>Business >Electricity-based and self-driving vehicles – Future Perspectives Pt2

Electricity-based and self-driving vehicles – Future Perspectives Pt2

For the market to attain the turning point, cars and vehicles will be required to demonstrate L4 automation, or autonomous driving with no human intervention under specific conditions. Several conventional producers are undertaking expansion of their advanced driver assistance frameworks and intend to initiate L4 functionalities in 4 years from now. 

AVs will ultimately reach the market as privatized vehicles, primarily within the luxury and premium markets. Providing a no-interaction ride, with the priceless possibility of additional time afforded to travellers for working, studying, sleeping, or just chilling, these cars could make the increased pricing justifiable to customers looking for the ultimate convenience.  

By the end of this decade, in some areas, it is forecasted that 4% to 9% of new vehicles purchased will be outfitted with L4 automation, a major portion of which will be privatized vehicles providing highway assist. 

Price, of course, will be a significant obstacle to be surpassed for electric vehicles. However, they won’t provide advantages only to individual customers who don’t have a lot of time. Robo Taxis which can do away with drivers and the connected expenditure, will serve as a worthwhile supplement to public transport frameworks in cities around the globe. 

Going by Bain Research, autonomous vehicle ride-hailing services could be a viable solution for city-based mobility by the end of this decade. Smart cities and cities that in general, foster innovation, will leverage robo taxi fleets to supplement their current public transport utilities, leveraging autonomous vehicles to traverse seldom visited routes, with the hope of reducing and managing traffic in areas that face severe congestion. 

High-level automated driving kits presently cost in excess of $70,000. But with the passage of time, standardized kits, simplification, streamlining, and mass production will bring down costs, considerably. By the end of the decade, we could witness a whopping 85% price decrease in automated systems, with them slotting in at 10,000$ down from 70,000$ today. 

Currently Waymo is providing application-based ride sharing in Phoenix, and Lyft and Uber are gaining a strategic advantage through a treasure trove of customer information and brand recall, technology organizations are in pole position to win over this space. However, OEMs don’t need to reinvent things drastically. In place of such reinvention, they can form strategic partnership with tech organizations and cities, to gain access to these emergent technologies and setup a line of communication with end-users.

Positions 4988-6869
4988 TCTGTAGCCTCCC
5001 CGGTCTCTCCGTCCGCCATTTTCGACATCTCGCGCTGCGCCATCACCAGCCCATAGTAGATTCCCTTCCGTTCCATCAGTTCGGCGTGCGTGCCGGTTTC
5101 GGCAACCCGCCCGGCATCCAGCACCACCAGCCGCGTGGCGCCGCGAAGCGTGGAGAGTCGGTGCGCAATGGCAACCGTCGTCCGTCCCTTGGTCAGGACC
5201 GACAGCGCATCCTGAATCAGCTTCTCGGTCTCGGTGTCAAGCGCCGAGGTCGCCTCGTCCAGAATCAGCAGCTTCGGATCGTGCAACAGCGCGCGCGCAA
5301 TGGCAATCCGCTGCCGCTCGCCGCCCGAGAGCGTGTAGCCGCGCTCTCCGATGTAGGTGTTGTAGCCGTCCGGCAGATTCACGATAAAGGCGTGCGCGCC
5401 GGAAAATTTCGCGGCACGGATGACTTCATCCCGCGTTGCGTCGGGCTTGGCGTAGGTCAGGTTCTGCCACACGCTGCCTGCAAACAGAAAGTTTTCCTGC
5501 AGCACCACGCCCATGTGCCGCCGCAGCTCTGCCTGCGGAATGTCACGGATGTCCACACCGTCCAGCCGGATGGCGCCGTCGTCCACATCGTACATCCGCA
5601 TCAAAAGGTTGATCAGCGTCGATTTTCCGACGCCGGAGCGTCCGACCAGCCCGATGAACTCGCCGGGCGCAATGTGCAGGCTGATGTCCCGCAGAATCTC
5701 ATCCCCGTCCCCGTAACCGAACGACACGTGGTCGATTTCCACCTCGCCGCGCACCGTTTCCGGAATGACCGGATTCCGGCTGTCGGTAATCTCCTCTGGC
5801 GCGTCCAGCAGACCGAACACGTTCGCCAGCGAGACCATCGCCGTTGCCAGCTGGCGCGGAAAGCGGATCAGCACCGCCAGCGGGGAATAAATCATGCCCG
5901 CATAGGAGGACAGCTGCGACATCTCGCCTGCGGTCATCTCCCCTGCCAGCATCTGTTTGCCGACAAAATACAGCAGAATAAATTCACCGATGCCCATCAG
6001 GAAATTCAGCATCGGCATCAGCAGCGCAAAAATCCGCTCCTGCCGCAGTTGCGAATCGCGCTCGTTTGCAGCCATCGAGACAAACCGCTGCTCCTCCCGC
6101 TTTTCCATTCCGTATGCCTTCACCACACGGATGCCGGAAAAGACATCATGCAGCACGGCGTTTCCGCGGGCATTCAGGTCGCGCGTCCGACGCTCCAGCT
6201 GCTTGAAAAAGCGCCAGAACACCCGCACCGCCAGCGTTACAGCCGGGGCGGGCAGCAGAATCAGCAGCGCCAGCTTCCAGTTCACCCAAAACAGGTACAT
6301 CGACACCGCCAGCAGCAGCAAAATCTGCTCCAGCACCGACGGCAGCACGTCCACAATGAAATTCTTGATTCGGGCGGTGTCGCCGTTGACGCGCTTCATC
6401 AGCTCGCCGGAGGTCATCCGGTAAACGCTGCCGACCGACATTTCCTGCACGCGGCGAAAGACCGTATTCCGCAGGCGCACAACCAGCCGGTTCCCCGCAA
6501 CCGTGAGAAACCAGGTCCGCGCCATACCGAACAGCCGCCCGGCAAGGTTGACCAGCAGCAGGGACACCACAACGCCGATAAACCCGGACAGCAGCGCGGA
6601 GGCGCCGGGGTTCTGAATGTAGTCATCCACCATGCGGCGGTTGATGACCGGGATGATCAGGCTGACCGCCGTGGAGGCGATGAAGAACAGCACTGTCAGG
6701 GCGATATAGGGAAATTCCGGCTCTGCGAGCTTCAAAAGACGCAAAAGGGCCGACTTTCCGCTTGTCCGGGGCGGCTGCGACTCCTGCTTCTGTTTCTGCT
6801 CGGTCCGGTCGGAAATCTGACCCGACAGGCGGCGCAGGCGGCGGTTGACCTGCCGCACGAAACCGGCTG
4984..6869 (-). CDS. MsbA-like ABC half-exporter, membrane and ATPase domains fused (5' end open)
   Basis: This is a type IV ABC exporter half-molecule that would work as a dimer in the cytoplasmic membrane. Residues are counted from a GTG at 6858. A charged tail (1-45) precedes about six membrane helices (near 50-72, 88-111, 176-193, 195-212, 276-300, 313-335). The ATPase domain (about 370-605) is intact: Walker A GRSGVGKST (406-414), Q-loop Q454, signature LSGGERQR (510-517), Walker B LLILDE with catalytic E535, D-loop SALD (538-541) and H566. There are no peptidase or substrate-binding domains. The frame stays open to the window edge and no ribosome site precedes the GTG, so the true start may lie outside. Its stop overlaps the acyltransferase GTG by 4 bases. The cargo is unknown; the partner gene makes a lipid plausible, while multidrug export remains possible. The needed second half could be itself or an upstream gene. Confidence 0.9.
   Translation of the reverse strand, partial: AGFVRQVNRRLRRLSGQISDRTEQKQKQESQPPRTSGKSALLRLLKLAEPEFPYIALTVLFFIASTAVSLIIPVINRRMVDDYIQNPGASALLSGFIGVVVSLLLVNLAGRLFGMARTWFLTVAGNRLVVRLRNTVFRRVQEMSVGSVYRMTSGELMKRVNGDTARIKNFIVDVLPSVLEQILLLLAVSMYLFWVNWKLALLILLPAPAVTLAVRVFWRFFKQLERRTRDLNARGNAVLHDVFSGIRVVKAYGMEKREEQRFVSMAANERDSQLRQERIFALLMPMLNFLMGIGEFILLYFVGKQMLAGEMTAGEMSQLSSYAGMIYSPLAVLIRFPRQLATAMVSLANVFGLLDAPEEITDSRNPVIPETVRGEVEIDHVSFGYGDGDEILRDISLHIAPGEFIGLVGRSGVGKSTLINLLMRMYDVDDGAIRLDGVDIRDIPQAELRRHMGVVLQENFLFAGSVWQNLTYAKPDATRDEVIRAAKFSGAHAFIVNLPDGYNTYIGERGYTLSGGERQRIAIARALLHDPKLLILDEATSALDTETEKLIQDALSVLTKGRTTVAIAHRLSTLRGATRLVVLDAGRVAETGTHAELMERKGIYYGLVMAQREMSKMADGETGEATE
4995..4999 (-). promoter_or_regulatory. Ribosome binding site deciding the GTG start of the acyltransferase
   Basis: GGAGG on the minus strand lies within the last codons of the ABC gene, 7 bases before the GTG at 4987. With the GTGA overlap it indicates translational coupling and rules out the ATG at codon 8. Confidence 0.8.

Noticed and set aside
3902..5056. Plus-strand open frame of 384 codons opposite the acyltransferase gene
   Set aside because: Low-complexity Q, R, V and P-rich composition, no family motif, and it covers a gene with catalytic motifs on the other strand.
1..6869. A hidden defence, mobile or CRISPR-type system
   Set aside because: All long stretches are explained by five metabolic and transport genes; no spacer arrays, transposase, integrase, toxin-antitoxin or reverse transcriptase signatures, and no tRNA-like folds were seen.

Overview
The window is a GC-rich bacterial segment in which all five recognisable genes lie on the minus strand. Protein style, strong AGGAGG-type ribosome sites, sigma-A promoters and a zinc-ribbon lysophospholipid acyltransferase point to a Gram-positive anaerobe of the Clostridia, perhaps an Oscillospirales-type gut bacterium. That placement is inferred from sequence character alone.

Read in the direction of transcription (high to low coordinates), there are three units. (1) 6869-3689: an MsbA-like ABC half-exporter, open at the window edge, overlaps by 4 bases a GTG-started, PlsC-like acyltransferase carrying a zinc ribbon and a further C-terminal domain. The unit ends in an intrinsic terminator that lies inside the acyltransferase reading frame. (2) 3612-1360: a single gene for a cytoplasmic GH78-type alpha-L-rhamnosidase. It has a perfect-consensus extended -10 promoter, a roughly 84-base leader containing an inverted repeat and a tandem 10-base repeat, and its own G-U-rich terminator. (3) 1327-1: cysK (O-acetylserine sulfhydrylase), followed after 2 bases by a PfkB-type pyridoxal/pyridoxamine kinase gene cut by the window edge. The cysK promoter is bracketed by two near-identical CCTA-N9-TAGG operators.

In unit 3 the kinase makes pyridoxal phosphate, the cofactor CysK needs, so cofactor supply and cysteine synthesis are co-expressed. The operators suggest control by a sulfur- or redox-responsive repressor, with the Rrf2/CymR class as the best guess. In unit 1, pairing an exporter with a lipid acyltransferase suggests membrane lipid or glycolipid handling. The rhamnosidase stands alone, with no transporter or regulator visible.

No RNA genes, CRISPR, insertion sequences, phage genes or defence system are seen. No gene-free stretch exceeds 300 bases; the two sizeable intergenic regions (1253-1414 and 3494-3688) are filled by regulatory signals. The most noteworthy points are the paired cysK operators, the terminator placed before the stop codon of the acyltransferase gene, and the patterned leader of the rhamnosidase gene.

How can OEMs cope up? 

OEMs have made it to an important juncture, amplified by the pandemic situation. Leaders realize they have minimal or no financial padding, and decisions made in the time that lies ahead will likely decide the future outcomes of their organizations. They are also aware that very little companies presently have the backing to make massive investments in the treasure trove of opportunities developed by the progression amongst both EVs and AVs, and tough decisions have to be made.  

Even organizations with the capability and the scale to make inroads into the two segments will be required to focus on spheres of brand differentiation. If they’re to outpace their considerable technological competition. What lies ahead is the need for strategic trade-offs. 

To not lose a footing in the market and avoid penalization with regards to regulations, OEMs can initiate a few urgent actions with regards to EV investing. 

  • Minimize complexity and costs to handle increased costs of EVs – Market leaders will whittle down their product lineups and move investing to functionalities that make the brand stand out in the eyes of customers and prospects, and the market overall. 
  • Win over new consumer segments – OEMs can connect with customers via innovation in their business models and frameworks, like leveraging subscription offerings, for example. They can leverage other programs, such as flexible leases, to make up for increased electric vehicle costs and capture new audiences. 
  • Create partnerships – Robust partnerships can assist producers in planning for next-gen batteries, and secure SMEs in cell tech and manufacturing. 

On the side, market leaders in the OEM segment can get prepared to capture opportunities and handle threats in an automated future. 

  • Define positions in the new mobility value chain – Leaders will assess present capacities and identify where they can generate tangible value; if its privatized highway cars, urban ride-hailing services, or some conjunction of automated vehicle and electric vehicle technology. 
  • Set up points of contact to the end user – With technological organizations retaining domination with regards to mobility services, leading producers will initiate partnerships and collaborations to obtain access, shape the client experience and get to users. 
  • Get access to L4 technologies – Based on their uses, OEMs will collaborate via partnerships in the early goings on to craft the technologies and reduce costs. 

Mobility is evolving rapidly, and we’re set for a turning point – a paradigm shift there’s no looking back from, anytime soon. What’s shocking is that all of this progress is happing smackdown in the middle of the COVID-19 pandemic. While timelines are not that broad, OEMs can still make it in the race, by developing strong strategies and executing them in a timely manner. 

Add Comment